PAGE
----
What is an ankle replacement?
The goal of a total ankle replacement (TAA) is to improve ankle motion and alleviate pain experienced during exercise. TAA is considered in patients who experience ankle pain and decreased function from arthritis after trying other conservative management options. Other candidates are those who may benefit (but don't want) a fusion-type procedure as it would eliminate some of the motion at the ankle joint. When motion of the ankle is preserved in a TAA, the surrounding joints are protected from increased wear. This helps preserve the surrounding joints from arthritis.
What levels of deformity may be corrected?
An ankle replacement can correct up to a 15 degree varus or valgus at the ankle joint. Beyond this degree of deformity, there can be problems with the nature and magnitude of forces through the plastic spacer.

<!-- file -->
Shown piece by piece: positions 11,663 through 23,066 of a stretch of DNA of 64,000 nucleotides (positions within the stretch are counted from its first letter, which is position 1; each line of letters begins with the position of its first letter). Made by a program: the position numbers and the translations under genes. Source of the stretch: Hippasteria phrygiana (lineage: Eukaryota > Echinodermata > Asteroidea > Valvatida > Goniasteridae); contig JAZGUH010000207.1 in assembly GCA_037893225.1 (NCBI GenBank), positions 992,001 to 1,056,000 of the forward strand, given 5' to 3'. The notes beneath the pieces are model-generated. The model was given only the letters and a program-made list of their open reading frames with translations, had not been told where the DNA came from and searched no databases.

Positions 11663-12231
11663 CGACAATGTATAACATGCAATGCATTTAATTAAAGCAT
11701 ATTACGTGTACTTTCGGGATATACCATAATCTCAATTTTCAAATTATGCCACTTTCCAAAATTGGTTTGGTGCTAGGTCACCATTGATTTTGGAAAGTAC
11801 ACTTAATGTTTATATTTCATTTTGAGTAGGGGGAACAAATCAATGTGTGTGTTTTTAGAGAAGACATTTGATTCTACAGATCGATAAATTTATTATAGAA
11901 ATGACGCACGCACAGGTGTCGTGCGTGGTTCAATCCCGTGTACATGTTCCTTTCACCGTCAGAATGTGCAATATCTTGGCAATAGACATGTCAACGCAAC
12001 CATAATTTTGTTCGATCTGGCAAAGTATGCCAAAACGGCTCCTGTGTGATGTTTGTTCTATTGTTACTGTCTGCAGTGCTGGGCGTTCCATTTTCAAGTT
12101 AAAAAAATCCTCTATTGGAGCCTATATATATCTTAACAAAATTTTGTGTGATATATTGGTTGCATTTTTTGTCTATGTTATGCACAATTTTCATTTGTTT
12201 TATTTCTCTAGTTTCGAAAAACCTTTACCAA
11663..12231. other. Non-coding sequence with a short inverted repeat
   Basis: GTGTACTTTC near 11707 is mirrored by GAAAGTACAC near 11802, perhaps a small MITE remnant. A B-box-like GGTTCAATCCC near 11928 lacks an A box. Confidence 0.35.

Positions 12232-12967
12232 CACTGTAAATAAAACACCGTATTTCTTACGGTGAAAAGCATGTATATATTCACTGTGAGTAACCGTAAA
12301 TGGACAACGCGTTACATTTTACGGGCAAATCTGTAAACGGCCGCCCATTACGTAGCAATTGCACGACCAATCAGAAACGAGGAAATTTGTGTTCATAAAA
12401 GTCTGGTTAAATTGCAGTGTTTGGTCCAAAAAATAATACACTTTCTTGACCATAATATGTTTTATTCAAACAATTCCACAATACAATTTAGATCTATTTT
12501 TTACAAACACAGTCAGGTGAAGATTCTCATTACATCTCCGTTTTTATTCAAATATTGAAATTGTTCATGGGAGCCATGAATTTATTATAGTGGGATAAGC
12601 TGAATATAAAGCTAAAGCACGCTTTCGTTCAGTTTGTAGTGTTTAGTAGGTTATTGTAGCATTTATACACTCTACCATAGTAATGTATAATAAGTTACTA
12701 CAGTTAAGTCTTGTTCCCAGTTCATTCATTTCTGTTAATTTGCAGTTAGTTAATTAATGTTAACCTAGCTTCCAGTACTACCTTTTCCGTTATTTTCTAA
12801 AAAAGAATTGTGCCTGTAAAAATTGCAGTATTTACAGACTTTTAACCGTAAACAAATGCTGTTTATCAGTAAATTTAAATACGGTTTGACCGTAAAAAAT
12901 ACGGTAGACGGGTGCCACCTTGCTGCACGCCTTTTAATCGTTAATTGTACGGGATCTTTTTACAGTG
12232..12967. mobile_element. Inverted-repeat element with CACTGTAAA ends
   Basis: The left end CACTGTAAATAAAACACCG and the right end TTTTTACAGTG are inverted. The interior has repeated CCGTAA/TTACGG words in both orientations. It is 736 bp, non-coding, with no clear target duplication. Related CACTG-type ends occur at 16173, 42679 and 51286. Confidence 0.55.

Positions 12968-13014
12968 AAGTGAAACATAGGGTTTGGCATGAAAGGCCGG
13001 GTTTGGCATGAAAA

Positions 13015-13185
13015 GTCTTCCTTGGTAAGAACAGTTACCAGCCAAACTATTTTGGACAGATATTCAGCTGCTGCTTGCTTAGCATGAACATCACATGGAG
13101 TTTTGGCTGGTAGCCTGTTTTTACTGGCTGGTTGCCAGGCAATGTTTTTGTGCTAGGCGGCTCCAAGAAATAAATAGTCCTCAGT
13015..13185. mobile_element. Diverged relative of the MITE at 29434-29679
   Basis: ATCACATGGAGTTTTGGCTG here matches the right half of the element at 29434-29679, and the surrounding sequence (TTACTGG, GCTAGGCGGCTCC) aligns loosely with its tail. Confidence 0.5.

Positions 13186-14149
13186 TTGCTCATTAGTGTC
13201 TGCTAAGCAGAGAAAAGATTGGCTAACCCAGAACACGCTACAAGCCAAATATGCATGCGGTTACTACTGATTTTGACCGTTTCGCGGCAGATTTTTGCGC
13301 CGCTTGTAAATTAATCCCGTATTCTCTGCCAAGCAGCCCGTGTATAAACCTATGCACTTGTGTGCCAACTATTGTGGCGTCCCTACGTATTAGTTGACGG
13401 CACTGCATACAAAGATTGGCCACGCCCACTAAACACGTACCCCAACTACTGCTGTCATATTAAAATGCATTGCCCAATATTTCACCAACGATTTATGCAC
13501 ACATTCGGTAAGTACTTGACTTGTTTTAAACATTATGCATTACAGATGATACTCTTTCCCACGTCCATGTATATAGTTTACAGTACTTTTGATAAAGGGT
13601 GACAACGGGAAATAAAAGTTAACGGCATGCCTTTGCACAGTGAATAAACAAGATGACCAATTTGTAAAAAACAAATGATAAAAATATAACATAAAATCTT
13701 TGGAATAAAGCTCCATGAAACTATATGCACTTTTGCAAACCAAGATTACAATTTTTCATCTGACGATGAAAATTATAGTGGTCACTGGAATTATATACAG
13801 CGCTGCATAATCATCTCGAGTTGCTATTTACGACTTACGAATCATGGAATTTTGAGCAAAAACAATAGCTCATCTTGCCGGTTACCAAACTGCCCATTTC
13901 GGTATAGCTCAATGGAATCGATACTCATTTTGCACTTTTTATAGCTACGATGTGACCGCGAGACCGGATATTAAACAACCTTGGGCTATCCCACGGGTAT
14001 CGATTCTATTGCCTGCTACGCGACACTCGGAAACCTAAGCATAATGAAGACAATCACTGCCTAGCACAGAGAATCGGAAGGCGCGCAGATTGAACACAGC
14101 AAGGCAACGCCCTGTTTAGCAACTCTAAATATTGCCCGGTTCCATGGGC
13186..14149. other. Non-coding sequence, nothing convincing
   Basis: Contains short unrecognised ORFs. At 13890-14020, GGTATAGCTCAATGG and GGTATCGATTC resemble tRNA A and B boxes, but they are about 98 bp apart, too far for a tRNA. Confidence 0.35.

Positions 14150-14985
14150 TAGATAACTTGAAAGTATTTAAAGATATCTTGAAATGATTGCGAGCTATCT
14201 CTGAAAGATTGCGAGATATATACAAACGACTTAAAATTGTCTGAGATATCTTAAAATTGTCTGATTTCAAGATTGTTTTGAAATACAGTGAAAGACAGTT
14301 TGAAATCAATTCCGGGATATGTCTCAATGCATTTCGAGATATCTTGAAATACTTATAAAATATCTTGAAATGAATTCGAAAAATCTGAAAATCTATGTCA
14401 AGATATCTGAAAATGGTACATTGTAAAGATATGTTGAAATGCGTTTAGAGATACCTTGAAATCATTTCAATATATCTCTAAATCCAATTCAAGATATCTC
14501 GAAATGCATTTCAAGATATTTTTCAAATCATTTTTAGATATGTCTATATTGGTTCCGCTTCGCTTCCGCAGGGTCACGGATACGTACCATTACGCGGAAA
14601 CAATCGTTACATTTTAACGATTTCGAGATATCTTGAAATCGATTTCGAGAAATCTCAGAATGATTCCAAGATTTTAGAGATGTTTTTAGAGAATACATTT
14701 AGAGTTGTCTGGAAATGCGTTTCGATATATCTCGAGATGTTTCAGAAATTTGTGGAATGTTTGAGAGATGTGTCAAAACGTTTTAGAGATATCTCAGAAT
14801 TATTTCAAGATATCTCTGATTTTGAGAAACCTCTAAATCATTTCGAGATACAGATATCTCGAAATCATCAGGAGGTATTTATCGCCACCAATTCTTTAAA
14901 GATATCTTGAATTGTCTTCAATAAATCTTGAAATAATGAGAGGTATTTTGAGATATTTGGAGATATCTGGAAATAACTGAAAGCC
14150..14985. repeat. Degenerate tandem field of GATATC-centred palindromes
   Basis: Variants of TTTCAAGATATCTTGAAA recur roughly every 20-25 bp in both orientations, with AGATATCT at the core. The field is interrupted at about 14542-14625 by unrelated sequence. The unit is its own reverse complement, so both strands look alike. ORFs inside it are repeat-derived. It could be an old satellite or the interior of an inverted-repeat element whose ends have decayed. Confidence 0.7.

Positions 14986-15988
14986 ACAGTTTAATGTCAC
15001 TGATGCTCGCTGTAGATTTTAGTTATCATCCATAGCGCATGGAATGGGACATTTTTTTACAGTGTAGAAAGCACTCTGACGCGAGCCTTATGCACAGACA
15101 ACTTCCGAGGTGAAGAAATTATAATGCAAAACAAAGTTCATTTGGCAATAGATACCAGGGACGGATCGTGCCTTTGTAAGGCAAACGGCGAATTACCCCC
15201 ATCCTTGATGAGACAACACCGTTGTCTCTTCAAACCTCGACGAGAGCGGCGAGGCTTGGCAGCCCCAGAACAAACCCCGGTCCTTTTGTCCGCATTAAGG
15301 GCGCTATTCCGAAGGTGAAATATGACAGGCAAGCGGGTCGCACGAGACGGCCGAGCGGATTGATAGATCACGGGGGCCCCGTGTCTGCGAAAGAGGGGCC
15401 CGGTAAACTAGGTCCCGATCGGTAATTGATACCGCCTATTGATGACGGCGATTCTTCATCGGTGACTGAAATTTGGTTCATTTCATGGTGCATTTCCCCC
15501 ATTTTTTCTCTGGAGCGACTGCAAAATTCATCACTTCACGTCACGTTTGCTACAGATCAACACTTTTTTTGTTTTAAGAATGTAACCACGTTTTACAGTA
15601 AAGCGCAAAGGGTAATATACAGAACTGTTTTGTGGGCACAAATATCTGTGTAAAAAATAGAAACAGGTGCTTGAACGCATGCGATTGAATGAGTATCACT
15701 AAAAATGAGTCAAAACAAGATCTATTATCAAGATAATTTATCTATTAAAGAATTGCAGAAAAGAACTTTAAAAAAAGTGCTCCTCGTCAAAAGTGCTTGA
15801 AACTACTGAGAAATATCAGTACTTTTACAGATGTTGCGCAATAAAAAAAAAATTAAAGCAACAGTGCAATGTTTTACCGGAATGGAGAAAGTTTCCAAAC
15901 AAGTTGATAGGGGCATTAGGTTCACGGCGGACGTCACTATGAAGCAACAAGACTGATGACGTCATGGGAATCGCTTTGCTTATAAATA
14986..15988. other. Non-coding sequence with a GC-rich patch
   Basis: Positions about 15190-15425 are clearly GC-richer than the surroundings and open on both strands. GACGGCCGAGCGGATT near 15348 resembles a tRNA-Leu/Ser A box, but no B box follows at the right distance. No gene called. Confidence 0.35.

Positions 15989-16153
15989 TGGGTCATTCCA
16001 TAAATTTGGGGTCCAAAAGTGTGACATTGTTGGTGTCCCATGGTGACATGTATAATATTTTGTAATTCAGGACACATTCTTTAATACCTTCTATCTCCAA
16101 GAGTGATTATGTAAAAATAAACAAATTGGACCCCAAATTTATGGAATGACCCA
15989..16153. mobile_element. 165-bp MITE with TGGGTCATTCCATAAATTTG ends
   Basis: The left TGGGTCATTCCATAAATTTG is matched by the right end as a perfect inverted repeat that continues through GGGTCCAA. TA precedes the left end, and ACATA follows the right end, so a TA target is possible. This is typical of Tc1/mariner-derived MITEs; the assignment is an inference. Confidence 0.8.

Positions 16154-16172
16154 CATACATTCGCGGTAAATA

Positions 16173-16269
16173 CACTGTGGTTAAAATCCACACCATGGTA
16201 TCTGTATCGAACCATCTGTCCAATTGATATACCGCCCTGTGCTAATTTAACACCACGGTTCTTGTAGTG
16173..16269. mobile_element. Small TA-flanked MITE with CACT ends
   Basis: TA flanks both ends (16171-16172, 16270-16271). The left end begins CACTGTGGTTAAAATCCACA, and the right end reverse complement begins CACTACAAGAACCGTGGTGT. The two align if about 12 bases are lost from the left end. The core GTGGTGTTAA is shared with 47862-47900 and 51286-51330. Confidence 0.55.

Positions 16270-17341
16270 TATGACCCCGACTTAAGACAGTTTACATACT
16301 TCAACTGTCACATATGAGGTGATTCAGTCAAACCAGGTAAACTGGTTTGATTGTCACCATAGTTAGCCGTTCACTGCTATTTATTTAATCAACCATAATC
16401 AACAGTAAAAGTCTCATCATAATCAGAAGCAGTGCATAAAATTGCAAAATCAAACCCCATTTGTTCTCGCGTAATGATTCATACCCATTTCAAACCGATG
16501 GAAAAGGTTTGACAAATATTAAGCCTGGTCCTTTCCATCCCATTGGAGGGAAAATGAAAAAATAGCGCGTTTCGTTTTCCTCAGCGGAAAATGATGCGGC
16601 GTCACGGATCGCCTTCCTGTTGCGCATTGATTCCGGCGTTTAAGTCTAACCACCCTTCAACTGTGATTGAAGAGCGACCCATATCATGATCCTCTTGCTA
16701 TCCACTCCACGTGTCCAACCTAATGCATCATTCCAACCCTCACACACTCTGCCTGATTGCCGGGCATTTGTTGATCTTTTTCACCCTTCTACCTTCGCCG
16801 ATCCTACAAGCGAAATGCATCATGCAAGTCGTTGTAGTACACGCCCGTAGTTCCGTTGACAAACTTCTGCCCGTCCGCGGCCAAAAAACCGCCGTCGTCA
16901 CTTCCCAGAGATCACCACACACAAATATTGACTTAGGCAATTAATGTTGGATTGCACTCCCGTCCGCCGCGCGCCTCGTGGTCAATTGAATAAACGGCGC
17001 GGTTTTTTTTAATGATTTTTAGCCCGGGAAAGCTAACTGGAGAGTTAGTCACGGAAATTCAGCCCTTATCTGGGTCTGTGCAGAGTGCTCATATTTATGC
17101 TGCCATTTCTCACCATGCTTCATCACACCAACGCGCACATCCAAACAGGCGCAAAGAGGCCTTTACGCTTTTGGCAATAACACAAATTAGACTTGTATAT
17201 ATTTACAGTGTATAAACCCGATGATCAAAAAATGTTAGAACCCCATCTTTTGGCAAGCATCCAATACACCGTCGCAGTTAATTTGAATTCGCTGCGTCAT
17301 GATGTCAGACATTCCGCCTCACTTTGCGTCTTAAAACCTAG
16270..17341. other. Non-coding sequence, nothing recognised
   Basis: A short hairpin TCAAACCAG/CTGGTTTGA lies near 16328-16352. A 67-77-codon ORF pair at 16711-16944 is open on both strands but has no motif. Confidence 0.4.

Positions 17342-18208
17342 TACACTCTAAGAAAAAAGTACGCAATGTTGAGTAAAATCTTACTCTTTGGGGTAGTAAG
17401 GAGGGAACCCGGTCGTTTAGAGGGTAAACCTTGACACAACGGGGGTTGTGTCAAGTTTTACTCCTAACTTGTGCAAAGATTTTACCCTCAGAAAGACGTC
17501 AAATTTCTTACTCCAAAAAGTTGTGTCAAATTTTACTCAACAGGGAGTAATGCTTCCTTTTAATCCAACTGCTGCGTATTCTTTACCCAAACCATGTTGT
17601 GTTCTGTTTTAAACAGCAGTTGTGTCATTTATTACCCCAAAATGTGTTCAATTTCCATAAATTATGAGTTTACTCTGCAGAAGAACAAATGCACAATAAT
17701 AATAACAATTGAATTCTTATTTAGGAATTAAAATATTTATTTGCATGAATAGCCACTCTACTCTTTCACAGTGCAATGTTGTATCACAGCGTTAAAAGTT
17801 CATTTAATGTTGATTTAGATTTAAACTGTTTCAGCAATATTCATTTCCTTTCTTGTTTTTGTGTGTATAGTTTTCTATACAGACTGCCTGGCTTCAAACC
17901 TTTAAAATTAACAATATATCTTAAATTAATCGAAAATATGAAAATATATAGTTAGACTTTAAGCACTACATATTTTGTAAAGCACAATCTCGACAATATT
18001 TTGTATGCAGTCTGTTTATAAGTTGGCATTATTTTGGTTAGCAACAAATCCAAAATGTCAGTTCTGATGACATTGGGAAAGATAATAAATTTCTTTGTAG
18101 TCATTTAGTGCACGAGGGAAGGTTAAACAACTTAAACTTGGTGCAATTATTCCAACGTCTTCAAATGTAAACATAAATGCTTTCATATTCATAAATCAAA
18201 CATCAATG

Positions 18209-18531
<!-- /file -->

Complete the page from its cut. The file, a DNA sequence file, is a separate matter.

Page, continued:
What happens after the procedure?
After undergoing an ankle replacement, you'll spend 1-2 days in hospital. Post-surgery, you'll need to remain non-weight bearing for six weeks in a range of motion boot. This will stabilise the ankle joint during the rehabilitation period. You'll need to wear this for twelve weeks after surgery. Crutches or a rehabilitation aid such as a knee scooter, will also need to be organised before surgery.
You should expect some pain and swelling following surgery which will be alleviated by oral medication. You will also need to keep your leg elevated.
You will likely be examined at 1 week, 4 weeks, 6 weeks and 12 weeks, 6 months and 1year post-operatively. Between 4-6 weeks after sugery, you may be able to begin weight bearing in the boot, though you will continue to wear this for another six weeks.